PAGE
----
How? Think about your business idea often and ask yourself these questions about every aspect of it. Who?, what?, where?, when?, why?, how?, how much?, how many?, how often? Write down the answers. Look for "holes". It's easy to list all kinds of ideas. Do you have the knowledge and resources to carry them out cost effectively? Are you "double counting" your resources, counting on them to do two different things at the same time?

Why do you want to pursue a particular part of your plan? Who will carry it out? When? Where? How much will it cost? How many sales will each marketing campaign generate? How does the cost to acquire a prospect, make a sale, or provide the product or service compare to your product or service pricing parameters?

Visualize some "typical days". What is being done? Why ? Who is doing it? Ask and answer these questions over and over until you are convinced you know how your business will function day-to-day. Now capture this knowledge in your plan and show how it will work financially. Make changes in your plan until you have a plan where all the elements fit together and work from a marketing, operational, and financial perspective.

There is no single prescribed format for a Business Plan. However, we believe many of you will find the format shown below to be helpful. You should feel free to adjust it to your unique circumstances.

A SCORE Counselor will be glad to assist you by reviewing your business plan draft(s) and giving you constructive comments. This can be accomplished in face to face meetings or by exchanging emails of sections of the plan as you write them. Use of a word processor such as Microsoft Word or Works is recommended.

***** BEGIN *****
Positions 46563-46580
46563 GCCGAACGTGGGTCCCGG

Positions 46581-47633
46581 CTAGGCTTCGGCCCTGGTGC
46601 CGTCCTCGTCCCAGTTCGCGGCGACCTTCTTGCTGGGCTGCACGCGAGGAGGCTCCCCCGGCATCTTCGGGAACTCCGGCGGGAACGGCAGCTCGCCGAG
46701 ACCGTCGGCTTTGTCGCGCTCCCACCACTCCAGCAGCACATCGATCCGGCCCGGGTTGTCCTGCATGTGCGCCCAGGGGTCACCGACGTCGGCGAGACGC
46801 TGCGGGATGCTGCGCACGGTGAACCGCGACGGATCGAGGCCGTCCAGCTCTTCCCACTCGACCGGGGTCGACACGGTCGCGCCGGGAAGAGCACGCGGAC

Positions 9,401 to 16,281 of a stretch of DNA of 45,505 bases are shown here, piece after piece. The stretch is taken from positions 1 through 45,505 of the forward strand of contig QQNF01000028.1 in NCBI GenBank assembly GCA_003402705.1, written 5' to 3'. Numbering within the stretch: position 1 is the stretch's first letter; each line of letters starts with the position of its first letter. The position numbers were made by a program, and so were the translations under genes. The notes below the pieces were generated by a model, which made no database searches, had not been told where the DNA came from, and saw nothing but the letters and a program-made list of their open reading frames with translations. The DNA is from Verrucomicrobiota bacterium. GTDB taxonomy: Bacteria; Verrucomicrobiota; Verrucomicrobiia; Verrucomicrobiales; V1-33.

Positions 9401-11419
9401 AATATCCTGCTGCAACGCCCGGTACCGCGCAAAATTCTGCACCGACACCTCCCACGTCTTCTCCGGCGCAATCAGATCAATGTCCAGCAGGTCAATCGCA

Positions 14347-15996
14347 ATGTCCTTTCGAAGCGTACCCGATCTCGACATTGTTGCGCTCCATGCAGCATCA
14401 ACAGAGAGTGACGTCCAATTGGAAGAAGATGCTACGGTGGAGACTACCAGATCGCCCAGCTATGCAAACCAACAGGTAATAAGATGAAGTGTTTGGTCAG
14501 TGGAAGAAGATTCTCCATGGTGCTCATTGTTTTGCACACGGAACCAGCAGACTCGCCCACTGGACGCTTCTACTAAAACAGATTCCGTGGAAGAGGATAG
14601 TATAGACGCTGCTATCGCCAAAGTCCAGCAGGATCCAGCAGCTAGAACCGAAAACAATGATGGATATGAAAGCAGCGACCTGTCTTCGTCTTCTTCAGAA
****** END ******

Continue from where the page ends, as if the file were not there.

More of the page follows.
Haven Art Group Finds Success with SCORE

Drawing on her experience as a paintings specialist at Sotheby’s of London, a supervisor of appraisers at Chubb Insurance and director of the art services division of American International Group, where she advised on the management and protection of private art collections worth from $10 million to $1.2 billion, Claire Marmion started her own business, Haven Art Group, in 2009. The purpose of the business is to provide art management services for high net worth individuals with major art collections and for internationally-known art collectors, as well as art claims services for major insurers.  Claire  refers to herself as “a curator for hire”.